The Future of Technology for Muscle Cars

American muscle car sales have been experiencing a decline in recent years.

Car buyers are shifting to roomier SUVs or cars with more toys and technology. Traditional muscle car buyers are baby boomers, and they’re not getting any younger. According to Kelly Blue Book, the combined sales of the Mustang, Camaro, Corvette, Challenger, and Charger fell 7% in 2016, 11% in 2017 and 10% in 2018. However, if you are a millennial and dream about owning a muscle car before you buy one you should dig into its VIN history by searching for the owner of the car by a VIN number search.

Do Self-driving Cars threaten Muscle Cars?

Many muscle car enthusiasts don’t think so.
There are still a lot of drivers who enjoy driving around in a menacing performance vehicle with 700 horsepower under the hood. Once you experience the thrill and exhilaration of being behind the wheel of a speed demon, there’s no going back. And these collectors are willing to pay top dollar for a slice of Detroit muscle.
Plus, there are too many variables at play. For starters, the world is a long way away from robots sharing the road with human drivers. Millions of lives are at stake, which is why manufacturers need to do more research and testing on their AVs before these hit the road.
There is also legislation to consider, such as who is responsible during an accident – the manufacturer or the passenger? How will insurance companies cover self-driving cars? Cities also need to upgrade their road network to accommodate self-driving cars. AVs should not only communicate with one another but also to a central computer that will tell them where to go.

Future Technology in Muscle Cars

In the past, the definition of a muscle car was simple: an American-made lump of steel with two doors, and a humongous, big-block V-8 engine. Your typical muscle car was fast, simple, big, heavy, loud, and had poor handling. Muscle cars today are still big and fast but have good driving manners and plenty of advanced tech.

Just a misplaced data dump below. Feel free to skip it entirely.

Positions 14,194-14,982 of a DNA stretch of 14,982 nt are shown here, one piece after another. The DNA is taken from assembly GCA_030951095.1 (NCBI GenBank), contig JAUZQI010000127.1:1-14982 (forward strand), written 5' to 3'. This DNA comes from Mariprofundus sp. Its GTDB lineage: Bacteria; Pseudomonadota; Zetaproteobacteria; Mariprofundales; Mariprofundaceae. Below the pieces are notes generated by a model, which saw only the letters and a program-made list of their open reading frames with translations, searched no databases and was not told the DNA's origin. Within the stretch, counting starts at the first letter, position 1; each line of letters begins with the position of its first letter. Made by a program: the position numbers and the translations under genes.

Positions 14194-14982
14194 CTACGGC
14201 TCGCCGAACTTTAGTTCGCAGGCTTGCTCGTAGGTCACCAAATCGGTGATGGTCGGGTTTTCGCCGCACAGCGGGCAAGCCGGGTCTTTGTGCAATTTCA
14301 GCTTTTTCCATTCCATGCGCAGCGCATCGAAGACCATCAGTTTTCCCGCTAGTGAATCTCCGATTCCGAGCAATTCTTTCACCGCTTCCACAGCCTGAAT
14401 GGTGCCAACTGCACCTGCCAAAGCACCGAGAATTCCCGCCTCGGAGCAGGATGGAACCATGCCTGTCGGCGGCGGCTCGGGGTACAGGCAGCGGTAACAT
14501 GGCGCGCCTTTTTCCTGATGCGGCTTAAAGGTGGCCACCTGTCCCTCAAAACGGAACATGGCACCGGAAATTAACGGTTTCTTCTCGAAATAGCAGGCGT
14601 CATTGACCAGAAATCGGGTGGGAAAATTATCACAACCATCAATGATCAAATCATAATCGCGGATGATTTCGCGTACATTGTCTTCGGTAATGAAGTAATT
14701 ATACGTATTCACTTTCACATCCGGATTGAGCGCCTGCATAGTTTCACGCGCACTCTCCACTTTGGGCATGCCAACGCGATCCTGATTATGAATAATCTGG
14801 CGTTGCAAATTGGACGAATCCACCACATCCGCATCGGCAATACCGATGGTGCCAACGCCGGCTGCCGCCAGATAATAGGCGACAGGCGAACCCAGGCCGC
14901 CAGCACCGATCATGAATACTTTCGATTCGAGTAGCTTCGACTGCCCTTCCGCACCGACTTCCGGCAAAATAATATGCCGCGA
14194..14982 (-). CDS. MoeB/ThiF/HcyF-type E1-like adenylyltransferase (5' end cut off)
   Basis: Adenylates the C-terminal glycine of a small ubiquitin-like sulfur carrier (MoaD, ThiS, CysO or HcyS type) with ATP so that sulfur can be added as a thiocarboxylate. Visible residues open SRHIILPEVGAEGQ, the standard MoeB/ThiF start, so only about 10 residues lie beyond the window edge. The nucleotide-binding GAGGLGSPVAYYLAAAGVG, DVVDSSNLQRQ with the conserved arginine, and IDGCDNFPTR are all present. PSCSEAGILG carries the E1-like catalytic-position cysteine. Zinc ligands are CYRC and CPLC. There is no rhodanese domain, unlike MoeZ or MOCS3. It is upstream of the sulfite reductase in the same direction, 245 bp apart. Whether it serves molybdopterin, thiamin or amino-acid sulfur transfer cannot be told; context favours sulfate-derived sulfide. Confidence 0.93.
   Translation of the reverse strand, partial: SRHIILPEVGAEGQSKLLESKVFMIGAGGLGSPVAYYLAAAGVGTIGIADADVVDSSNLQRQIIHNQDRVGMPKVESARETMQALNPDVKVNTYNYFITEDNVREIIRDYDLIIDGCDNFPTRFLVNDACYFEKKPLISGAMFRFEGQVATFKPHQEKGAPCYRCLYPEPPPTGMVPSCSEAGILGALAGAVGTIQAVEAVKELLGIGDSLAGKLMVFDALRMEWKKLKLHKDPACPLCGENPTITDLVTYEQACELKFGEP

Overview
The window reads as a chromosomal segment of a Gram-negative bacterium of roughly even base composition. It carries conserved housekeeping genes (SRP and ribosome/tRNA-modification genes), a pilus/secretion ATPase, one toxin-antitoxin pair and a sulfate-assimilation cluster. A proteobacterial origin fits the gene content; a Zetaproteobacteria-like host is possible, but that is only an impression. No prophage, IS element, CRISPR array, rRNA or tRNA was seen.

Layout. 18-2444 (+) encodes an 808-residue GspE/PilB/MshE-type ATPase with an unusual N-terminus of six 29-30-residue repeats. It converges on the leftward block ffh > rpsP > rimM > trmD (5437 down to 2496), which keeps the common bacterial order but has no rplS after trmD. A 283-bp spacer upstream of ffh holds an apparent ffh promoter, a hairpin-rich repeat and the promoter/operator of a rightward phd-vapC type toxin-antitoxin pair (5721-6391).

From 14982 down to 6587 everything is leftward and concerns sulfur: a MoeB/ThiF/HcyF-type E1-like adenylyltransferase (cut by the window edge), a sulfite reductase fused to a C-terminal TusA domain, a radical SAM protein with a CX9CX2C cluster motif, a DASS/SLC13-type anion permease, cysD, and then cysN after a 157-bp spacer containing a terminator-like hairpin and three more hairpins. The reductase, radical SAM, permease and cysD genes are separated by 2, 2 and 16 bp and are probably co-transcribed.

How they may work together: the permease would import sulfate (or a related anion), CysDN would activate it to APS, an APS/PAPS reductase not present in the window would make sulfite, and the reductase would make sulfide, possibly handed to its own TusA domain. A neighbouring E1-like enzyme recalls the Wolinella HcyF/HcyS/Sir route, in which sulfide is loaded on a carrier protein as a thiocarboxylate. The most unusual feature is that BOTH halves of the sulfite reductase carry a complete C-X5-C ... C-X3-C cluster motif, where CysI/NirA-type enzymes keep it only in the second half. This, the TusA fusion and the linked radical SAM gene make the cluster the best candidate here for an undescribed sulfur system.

While not viewed as your traditional muscle car, the Tesla S can go from 0-60 mph in 3 seconds! Manufacturers such as Chevrolet and Dodge have been experimenting with electric motors for some time now. It won’t be too much of a stretch to see a hybrid or fully electronic version of the iconic Mustang or Camaro soon.
Chevy has been testing two hybrid powertrains for the Camaro for future iterations of the car. The company surveyed current Camaro owners about two future engine options:

  • A 2.0-liter, 365-HP, hybrid inline-4 turbocharged engine that goes 0-60 mph in 4.4 seconds (30 mpg combined).
  • A 6.2-liter, 545-HP, hybrid V-8 engine that goes 0-60 mph in 3.7 seconds (24 mpg combined).

The price premium for these high-performance hybrid engines would be $4,000 and $8,000 respectively. Both engines have more power and phenomenal fuel economy than previous and current powertrains.

Muscle Cars and Self-Driving Cars Can Co-Exist

There’s room for nostalgia and technology now and in the years to come. As long as there’s demand for high-performance vehicles, car companies will continue to make them. Ford and Chevrolet are even testing SUV versions of classics such as the Mustang and Camaro, to cater to muscle car lovers who want more space.
On the AV front, car manufacturers are pouring billions of dollars so that self-driving cars can finally become a reality. Many experts think that autonomous vehicles (AVs) will be part of our future. Cars will be mere transportation appliances, much like TVs and dishwashers. Will passion and attachment to the automobile will be a thing of the past?
Not if you ask anyone who relishes the sound of big-block V-8 rumbling and roaring with every rev of the accelerator.
Author’s bio:  Patrick Peterson is a writer/editor at AutoDetective. Born and raised in the automotive world. He’s a passionate writer who crafts exquisite content pieces about everything related to cars and bikes.

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